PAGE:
Home | Algebra: Introduction

We will properly introduce them to you, and they are going to be your friends in whatever mathematical journey you undertake from here on.

**ALGEBRA**

**Introduction**

This chapter is going to be all about polynomial
expressions in algebra. These are your friends, you have already met, without
being properly introduced! We will properly introduce them to you, and they are
going to be your friends in whatever mathematical journey you undertake from
here on.

(*a*+1) ^{2}
= *a*^{2} + 2*a* + 1

Now that’s a polynomial. That does not look very
special, does it? We have seen a lots of algebraic expressions already, so why
to bother about these? There are many reasons why polynomials are interesting
and important in mathematics.

For now, we will just take one example showing
their use. Remember, we studied lots of arithmetic and then came to algebra,
thinking of variables as unknown numbers. Actually we can now get back to
numbers and try to write them in the language of algebra.

Consider a number like 5418. It is actually 5
thousand 4 hundred and eighteen.

Write it as:

5 x 1000 + 4 x 100 + 1 x 10 + 8

which again can be written as:

5x10^{3 }+4 x 10^{2} + 1 x 10^{1}
+8

Now it should be clear what this is about. This is
of the form 5*x*^{3} + 4*x*^{2} + *x* + 8, which is a polynomial. How does writing in this form help?
We always write numbers in decimal system, and hence always *x* = 10. Then what is the fun? Remember
divisibility rules? Recall that a number is divisible by 3 only if the sum of
its digits is divisible by 3. Now notice that if *x *divided by 3 gives 1 as remainder, then it is the same for *x*^{2}, *x*^{3}, etc. They all give remainder 1 when divided by 3. So
you get each digit multiplied by 1, added together, which is the sum of digits.
If that is divisible by 3, so is the whole number. You can check that the rule
for divisibility by 9, or even divisibility by 2 or 5, can be proved similarly
with great ease.

Our purpose is not to prove divisibility rules but
to show that representing numbers as polynomials shows us many new number
patterns. In fact, many many objects of study, not just numbers, can be
represented as polynomials and then we can learn many things about them.

In algebra we think of *x*^{2}, 5*x*^{2}–3,
2*x*+7 etc as *functions* of *x*. We draw
pictures to see how the function varies as *x*
varies, and this is very helpful to *understand*
the function. And now, it turns out that a good number of functions that we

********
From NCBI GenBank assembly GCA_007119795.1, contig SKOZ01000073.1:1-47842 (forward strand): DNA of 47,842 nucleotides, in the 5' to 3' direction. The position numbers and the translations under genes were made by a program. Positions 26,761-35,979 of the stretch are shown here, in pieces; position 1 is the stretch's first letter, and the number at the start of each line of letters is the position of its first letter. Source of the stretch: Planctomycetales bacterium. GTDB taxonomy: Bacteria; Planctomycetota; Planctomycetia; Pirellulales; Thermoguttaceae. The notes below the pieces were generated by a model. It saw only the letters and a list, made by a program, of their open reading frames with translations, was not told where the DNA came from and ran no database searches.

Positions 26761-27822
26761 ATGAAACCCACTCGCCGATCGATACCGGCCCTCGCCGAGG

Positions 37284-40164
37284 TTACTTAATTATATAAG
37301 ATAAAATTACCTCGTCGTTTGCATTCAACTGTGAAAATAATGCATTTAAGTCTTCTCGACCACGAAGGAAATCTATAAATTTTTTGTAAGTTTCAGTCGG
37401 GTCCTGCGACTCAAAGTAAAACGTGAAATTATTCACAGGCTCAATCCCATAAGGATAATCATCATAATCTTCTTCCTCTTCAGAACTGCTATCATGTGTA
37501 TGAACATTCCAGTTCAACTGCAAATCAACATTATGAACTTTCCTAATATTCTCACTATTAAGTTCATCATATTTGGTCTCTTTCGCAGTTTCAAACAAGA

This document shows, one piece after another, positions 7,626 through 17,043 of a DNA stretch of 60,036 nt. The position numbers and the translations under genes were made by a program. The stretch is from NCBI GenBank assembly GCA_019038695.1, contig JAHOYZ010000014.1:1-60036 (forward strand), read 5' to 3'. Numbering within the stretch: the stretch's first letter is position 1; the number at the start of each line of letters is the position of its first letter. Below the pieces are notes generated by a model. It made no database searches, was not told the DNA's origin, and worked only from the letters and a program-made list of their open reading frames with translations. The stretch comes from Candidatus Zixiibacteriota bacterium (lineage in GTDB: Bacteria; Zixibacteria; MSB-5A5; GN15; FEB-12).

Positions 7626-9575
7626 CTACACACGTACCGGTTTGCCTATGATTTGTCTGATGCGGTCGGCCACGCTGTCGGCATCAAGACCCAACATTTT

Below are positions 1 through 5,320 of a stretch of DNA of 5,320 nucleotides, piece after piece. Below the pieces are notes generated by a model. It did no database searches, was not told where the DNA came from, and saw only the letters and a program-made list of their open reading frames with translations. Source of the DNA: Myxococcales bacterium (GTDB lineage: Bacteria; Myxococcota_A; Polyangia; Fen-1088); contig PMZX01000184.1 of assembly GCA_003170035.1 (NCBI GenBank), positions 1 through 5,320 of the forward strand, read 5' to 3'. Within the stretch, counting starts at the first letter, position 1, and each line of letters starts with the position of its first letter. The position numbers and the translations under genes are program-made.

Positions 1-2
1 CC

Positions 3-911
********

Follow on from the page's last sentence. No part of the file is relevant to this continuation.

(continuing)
encounter in science, engineering, business studies, economics, and of course
in mathematics, all can be approximated by polynomials, if not actually be
represented as polynomials. In fact, approximating functions using polynomials
is a fundamental theme in all of higher mathematics and a large number of
people make a living simply by working on this idea.

Polynomials are extensively used in biology,
computer science, communication systems ... the list goes on. The given
pictures (Fig. 3.1, 3.2 & 3.3) may be repsresented as a quardartic
polynomial. We will not only learn what polynomials are but also how we can use
them like in numbers, we add them, multiply them, divide one by another, etc.

Observe the given figures.

The total area of the above figures is 4*x*^{2} + 2*xy* + *y*^{2} , we
call this expression as an algebraic expression. Here for different values of *x* and *y* we get different values of areas. Since the sides *x* and *y* can have different values, they are called variables. Thus, a variable is a symbol which can
have various numerical values.

Variables are usually denoted by letters such as *x*, *y*
, *z*, etc. In the above algebraic
expression the numbers 4, 2 are called constants.
Hence the constant is a symbol, which has a fixed numeric value.

An **algebraic expression** is a combination of constants and variables
combined together with the help of the four fundamental signs.

Examples of algebraic expression are

Any real number is a constant. We can
form numerical expressions using constants and the four arithmetical
operations.

Examples of constant are 1, 5, –32, 3/7, - √2 , 8.432, 1000000 and so on.

The use of variables and constants together in
expressions give us ways of representing a range of numbers, one for each value
of the variable. For instance, we know the expression 2p*r*, it
stands for the circumference of a circle of radius *r*. As we vary *r*, say,
1cm, 4cm, 9cm etc, we get larger and larger circles of circumference 2p, 8p, 18p etc.

The single expression 2p*r* its a
short and compact description for the circumference of all these circles. We
can use arithmetical operations to combine algebraic expressions and get a rich
language of functions and numbers. Letters used for representing unknown real
numbers called variables are *x, y, a, b*
and so on.

Any part of a term that is multiplied
by the remaining part of the term is called the coefficient of the remaining
term.

For example,

*x ^{2}
*+ 5

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